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topic 40139

Rusty yellowish surface after pickling


A discussion started in 2006 & continuing through 2017 . . .

(2006)

Q. Hi there. First of all, thanks to this site for giving me an opportunity to talk about our problems. We are trying to pickle sandblasted and/or hot rolled coils in our laboratory to see if we can achieve or not.
Our coils are St37 quality and chemical composition is
C: 0.05 - 0.15
Si: 0.01 - 0.04
Mn: 0.50 - 1.40
P: 0.015 - 0.045
S: 0.015 - 0.045 (these are nearby numbers)
we made a 18% HCl concentrated solution at temperature 80 °C and the system has stirring for homogenization of heat and iron concentration in the solution. We pickled our samples successfully (great surface cleaning) but after we rinsed them with tap water (nearly 60-70 °C) surface of the samples started to get yellowish color. And after rinsing we dried the samples with compressed air (temperature of the compressed air is room temperature). I am wondering why this happened and how we can get rid of this yellowish surface. And also is there a way that we can determine the saturation of the iron in the solution? if there is, I would be glad to know about it.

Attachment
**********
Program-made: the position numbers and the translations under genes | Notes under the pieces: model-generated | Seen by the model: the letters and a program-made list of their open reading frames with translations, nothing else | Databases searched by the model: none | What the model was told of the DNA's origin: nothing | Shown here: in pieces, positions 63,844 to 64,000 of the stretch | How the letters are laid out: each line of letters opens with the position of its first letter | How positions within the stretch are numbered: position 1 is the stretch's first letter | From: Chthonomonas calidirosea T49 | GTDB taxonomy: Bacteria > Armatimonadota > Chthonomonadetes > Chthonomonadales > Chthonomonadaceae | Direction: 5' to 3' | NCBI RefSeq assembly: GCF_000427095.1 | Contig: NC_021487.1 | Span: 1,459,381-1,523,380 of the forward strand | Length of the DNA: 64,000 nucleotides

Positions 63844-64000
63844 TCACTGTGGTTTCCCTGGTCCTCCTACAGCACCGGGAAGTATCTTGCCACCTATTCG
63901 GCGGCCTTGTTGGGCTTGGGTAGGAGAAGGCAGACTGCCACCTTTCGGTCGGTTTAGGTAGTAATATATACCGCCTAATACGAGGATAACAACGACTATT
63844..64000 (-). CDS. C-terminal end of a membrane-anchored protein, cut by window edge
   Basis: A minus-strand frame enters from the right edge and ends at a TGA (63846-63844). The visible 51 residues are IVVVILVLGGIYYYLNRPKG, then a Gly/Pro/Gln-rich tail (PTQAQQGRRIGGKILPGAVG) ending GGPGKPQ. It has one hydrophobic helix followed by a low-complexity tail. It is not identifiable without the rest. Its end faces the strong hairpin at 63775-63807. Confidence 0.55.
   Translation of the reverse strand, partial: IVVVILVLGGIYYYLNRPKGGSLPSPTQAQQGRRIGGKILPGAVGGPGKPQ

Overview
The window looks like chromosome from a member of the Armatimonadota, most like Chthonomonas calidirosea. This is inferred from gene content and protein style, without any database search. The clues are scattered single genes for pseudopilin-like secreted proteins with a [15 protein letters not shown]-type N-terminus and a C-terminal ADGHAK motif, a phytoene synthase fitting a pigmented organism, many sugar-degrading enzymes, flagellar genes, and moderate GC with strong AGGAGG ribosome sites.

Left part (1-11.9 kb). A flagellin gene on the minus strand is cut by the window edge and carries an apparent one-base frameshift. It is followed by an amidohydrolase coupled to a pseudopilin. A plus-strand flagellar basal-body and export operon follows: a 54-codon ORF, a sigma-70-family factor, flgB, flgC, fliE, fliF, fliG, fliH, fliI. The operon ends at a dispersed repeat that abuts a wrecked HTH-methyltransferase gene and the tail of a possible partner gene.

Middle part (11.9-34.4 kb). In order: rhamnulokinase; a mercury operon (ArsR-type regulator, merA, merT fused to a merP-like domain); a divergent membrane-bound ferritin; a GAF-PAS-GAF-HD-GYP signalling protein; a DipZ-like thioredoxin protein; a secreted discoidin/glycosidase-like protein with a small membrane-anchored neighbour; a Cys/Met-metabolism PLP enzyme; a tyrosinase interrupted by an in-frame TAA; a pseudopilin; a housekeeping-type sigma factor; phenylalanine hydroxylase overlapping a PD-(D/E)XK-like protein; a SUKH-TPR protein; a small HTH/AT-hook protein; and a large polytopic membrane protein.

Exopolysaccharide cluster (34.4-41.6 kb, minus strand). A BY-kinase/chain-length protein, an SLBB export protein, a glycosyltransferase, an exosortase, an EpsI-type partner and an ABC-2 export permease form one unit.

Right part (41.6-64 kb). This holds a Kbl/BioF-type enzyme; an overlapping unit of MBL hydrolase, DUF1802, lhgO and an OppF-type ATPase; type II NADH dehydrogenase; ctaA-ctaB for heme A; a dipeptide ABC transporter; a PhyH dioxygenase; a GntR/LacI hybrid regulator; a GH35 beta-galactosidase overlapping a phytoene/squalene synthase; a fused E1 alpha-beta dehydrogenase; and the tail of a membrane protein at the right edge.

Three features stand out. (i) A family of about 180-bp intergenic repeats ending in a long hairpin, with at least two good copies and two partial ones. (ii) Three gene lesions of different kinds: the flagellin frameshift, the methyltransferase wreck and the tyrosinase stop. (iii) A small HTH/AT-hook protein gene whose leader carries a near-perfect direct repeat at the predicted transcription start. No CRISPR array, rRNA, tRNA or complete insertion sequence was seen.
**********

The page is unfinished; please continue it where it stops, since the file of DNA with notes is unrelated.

Thank you for your attention.

CUNEYT HARPUTLUOGLU
- Kocaeli, TURKEY


(2006)

A. Suggestions:
Add an inhibitor to the HCl solution (leaves a protective film on the bare metal).
Lower the temperatures of the HCl & rinse to ambient (and add a hot RO or DI water rinse, to aid drying).
Add a corrosion inhibitor to the rinse.